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New Technology for Improved Safety of Grain Products

Foodpolis Support Center announced on 12th that the Center has successfully developed ‘Processing Technology for Mycotoxin Reduction in Grain’ as an outcome of a joint technology development project.


The Support Center, together with the Ministry of Agriculture, Food and Rural Affairs, has supported the R&D project for Ochratoxin A (OTA) reduction in grain (such as rice and oat) for three years (2016~2019).


Ochratoxin A is a mycotoxin, which is toxic to the kidney and liver and classified as Class 2-B by the International Agency for Research on Cancer. 


This research, conducted by Korea University and Dongwon Home Food jointly with Idaho State University through an international consortium, has not only an academic purpose but also industrial application.


OTA, which is a secondary metabolite created by fungus, is known as a carcinogen that can cause an acute or chronic disease or physiological disorder to both humans and livestock.


According to the World Health Organization (WHO) and United Nations Food and Agriculture Organization (FAO), mycotoxins are more dangerous than food additives and pesticide residue.


Grain, rich in carbohydrate, can easily be contaminated by fungi, and mycotoxins generated by fungi can survive even through high heat or food processing.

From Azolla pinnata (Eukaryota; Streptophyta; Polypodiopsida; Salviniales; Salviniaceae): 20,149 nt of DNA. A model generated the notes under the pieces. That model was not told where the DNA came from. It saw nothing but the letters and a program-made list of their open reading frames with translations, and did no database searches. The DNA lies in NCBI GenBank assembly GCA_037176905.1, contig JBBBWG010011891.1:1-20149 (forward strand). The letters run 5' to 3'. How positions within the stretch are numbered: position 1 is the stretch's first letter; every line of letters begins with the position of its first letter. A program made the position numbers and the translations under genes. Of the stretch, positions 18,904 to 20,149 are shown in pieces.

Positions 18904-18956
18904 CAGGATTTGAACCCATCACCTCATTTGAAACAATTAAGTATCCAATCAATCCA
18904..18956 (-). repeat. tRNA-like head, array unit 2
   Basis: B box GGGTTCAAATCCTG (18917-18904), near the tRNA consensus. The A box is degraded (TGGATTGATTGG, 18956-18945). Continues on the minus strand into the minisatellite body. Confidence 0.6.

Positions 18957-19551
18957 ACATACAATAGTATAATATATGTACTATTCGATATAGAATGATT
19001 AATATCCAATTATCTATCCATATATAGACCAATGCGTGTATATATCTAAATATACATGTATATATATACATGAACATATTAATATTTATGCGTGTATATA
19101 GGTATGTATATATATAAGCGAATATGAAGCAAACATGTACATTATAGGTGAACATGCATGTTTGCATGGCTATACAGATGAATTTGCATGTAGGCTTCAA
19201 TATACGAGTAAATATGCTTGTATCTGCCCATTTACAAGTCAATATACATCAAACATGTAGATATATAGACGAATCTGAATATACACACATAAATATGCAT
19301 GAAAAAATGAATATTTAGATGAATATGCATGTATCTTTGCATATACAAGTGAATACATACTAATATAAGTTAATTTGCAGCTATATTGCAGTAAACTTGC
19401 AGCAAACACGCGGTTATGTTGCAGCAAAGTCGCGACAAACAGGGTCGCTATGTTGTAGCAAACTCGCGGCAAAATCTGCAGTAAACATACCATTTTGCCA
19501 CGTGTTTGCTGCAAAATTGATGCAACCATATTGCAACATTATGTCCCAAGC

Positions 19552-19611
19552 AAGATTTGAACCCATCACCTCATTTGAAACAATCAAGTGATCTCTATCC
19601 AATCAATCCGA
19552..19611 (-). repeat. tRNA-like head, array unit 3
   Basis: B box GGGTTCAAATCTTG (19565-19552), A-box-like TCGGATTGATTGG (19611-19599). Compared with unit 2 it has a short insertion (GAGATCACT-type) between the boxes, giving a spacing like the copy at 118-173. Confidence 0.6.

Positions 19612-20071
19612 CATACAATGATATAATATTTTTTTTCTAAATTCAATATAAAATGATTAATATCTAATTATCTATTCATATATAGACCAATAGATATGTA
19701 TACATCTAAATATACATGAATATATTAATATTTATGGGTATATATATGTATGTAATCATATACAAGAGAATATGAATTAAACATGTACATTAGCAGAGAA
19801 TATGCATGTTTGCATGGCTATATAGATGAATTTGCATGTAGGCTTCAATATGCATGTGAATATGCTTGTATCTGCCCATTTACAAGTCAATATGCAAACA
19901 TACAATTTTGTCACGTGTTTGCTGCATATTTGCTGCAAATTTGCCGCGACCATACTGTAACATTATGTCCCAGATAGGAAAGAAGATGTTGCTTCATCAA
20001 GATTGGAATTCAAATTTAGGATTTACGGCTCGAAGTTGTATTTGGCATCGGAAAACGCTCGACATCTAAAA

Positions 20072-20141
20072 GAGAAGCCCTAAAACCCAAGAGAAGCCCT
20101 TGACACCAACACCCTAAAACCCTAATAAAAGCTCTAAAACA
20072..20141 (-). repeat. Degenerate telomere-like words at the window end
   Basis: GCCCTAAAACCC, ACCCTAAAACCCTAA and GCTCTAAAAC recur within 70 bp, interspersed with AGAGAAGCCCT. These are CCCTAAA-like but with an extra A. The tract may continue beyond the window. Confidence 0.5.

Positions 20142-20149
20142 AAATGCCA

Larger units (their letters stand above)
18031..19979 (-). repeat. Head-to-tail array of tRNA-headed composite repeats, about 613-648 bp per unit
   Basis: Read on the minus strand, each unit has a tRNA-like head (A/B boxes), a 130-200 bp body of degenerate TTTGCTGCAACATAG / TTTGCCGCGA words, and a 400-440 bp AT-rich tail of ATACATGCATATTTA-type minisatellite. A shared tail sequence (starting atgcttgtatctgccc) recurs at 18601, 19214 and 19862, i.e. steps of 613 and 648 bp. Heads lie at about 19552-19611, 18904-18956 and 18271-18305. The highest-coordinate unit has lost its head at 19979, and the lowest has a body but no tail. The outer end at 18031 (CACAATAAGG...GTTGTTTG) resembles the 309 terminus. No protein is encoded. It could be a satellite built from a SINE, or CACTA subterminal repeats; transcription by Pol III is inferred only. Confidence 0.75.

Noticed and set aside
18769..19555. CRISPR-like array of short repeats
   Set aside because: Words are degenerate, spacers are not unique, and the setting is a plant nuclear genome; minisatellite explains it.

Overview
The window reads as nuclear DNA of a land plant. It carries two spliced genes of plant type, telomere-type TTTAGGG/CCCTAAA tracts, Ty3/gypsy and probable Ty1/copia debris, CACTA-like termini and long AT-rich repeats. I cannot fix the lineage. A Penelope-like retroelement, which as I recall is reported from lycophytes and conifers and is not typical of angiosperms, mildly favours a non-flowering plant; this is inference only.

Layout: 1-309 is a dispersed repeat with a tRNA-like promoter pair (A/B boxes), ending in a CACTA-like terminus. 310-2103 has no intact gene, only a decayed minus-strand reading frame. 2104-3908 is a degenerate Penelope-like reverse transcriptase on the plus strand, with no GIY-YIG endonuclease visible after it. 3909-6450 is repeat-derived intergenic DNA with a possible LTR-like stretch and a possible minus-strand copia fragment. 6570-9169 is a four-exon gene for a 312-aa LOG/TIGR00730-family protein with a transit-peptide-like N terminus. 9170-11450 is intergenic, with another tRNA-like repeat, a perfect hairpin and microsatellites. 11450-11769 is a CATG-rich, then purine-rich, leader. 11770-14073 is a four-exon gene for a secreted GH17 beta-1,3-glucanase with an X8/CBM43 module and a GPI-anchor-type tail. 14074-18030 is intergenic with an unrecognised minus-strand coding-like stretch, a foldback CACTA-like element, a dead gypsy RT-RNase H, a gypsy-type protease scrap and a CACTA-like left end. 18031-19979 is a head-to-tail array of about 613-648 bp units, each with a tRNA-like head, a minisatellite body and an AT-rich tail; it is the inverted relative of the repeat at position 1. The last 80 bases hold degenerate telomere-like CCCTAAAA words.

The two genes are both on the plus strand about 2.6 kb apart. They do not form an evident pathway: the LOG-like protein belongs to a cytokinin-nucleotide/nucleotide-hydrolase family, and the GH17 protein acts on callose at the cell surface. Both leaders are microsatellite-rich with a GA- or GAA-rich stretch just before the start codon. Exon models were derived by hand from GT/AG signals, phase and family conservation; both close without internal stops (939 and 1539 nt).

In particular, OTA is detected not only in farm produce such as nuts, grain, fruit, and coffee beans but also in milk and processed foods including meat, wine, and beer. 


OTA, which is originated from different fungus genus such as Aspergillus spp. and Penicillium spp., is unique in that the mycotoxin is detected in various growing environments and product groups.

Korea has set strict limits on levels of mycotoxin contamination to control import of food ingredients. Mycotoxin contamination may occur randomly within the same products, which can often cause a sampling error.


“We have applied for three patents regarding the processing technology for OTA reduction in grain,” explained Gwang-won Lee, Professor of Korea University. “Four papers have been published in major academic journals in the area of food safety, and the technology was introduced at six conferences including the one that has a world authority on toxicity.


“Mycotoxins are becoming a major safety issue in the world’s food industry, so we’d like to apply this innovative technology to infant foods and senior-friendly foods first, which use grain as a major ingredient, in an effort to improve safety of these food,” noted Tae-jin Yun, President of the Korea National Food Cluster.


 (Source: Moneytoday http://news.naver.com/main/read.nhn?mode=LSD&mid=sec&sid1=001&oid=008&aid=0004247644)

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